First Posted: 6/7/2013
Kathy Gilmartin was greeted with little fanfare when she first stepped onto the grounds at Duryea’s Holy Rosary School nearly three decades ago.
Now, 27 years later, a farewell reception held in her honor last Sunday included a greeting line that wrapped around the gymnasium and spilled out its doors.
Just one act of appreciation from the community she presided over for so long.
The afternoon luncheon reception was the beginning of a week-long celebration which honored Gilmartin and celebrated her tenure as an educator at Holy Rosary as she moves on to become the Diocese of Scranton’s assistant superintendent.
“It’s an honor for me and it’s an honor for the people, too,” Gilmartin said. “Because the way I turned out is a direct result of the 27 years I’ve been here.”
Gilmartin got her start teaching fourth grade in 1986 – the same year her daughter began attending Holy Rosary. After moving on to seventh and eighth grade for a short time, Gilmartin eventually took over in 2001 as principal. The rest, as they say, is history.
“I’ve been very blessed to be in the same place for 27 years,” she said. “I’ve gotten to know these families – and they are like family to me.”
Many of those families were on hand last week exchanging handshakes and hugs with Gilmartin as they wished her the best in the next chapter of her career journey.
At the same time, many of those same families saw plenty of changes in local Catholic education as several area schools shut their doors.
As area schools were closing and families were scrambling to seek other options, Gilmartin made sure that any child moving onto Holy Rosary felt comfortable and welcome. She orchestrated shadowing days to allow students and families to see what a day at Holy Rosary was like, and allowed new transfers to wear their former school’s uniform during their first year.
“She embodies the Catholic spirit,” said Candice Lee, Gilmartin’s successor as principal. “When we went through the reorganization, she was a driving force to keep as many schools open as she could fight for,” she said.
Lee spent the past two years under Gilmartin training as an administrative intern where she saw her caring nature first-hand.
The first year they began working together happened to come during one of the more trying times in recent local history – September 2011’s record flooding. Lee recalled the calmness in which Gilmartin dealt with the disaster as well as her poise in easing the concerns of children and their families.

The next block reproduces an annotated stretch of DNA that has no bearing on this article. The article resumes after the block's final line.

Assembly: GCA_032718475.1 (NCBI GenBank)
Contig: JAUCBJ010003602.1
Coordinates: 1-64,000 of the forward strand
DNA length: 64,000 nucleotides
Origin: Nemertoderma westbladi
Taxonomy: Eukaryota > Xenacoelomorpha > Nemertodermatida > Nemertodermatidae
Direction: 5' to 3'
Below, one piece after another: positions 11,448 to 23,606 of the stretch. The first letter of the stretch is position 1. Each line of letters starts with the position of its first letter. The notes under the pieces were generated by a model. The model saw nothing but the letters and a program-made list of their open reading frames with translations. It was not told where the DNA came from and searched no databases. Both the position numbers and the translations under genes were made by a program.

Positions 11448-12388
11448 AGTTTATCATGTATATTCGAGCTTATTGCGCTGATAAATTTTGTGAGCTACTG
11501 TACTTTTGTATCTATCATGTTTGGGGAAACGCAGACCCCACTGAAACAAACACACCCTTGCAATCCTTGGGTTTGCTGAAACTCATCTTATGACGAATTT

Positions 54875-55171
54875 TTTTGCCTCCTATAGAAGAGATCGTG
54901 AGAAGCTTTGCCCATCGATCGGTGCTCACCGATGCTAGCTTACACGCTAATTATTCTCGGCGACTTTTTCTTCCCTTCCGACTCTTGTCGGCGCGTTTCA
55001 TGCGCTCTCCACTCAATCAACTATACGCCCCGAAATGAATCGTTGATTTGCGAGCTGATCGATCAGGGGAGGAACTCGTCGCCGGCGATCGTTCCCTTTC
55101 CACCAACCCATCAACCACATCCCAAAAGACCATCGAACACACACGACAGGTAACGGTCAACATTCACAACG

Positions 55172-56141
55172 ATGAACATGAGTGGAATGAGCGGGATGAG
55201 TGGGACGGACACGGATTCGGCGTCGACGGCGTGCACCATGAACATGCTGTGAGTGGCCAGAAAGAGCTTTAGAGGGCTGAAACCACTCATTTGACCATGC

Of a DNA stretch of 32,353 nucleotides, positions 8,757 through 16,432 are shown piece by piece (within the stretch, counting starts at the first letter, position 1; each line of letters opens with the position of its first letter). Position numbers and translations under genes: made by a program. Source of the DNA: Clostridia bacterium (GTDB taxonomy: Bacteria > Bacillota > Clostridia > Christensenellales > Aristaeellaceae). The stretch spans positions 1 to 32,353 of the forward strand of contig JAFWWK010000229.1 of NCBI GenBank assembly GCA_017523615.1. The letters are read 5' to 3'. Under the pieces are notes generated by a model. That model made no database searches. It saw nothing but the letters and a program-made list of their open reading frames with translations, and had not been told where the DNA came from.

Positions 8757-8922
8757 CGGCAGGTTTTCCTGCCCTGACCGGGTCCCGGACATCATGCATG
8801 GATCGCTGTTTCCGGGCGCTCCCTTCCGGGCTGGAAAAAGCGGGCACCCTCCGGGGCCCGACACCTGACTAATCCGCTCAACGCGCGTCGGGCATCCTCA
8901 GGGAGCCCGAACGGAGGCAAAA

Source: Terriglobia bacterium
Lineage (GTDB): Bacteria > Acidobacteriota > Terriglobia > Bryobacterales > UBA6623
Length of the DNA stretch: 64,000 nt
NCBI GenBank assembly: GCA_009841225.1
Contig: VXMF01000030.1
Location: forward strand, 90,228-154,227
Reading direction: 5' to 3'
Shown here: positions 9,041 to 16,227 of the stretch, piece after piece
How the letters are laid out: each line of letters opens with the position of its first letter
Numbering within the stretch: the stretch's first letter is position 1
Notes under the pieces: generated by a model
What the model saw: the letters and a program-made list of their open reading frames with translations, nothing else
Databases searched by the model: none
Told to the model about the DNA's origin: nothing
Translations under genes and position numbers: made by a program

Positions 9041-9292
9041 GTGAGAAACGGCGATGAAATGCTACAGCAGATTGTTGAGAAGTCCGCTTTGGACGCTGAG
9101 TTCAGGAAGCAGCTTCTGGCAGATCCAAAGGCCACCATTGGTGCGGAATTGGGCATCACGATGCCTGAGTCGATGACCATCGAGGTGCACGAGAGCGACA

“To see her dedication and her commitment not only to Holy Rosary but to Catholic education itself is just inspiring,” she said.
Now, Lee hopes to carry that same demeanor into the beginnings of her tenure.
“She’s given me so much guidance and so much confidence that I can do the job,” Lee said. “That’s just how she is. She brings the best out in others.”
Having been an educator for so long, Gilmartin admitted that the hardest part about moving on will be the way students regularly brightened her day.
“When you’re having a bad day in school you just need to walk out the door and find some kids and they’ll make sure you have a good day,” she said.
But Gilmartin isn’t leaving education all together. She begins her new position at the Diocese of Scranton this fall.
In an official statement, the Diocese spoke highly of their new assistant superintendent.
“Her decades of service both as a teacher and principal exemplify what we hope all our educators to be – dedicated professionals who enthusiastically embrace our mission of Catholic education,” the statement read.
“We are grateful that the entire Diocesan Catholic school system will benefit from her talents.”
As the school year winds down, so did Gilmartin’s special week – with “Kathy Gilmartin” day on Thursday and a special mass today.
Gilmartin said she’s thrilled to still be able to work in education and affect the lives of children.
“I have no doubt they will contribute to the world,” she said. “In the end, it’s they who have taught me.”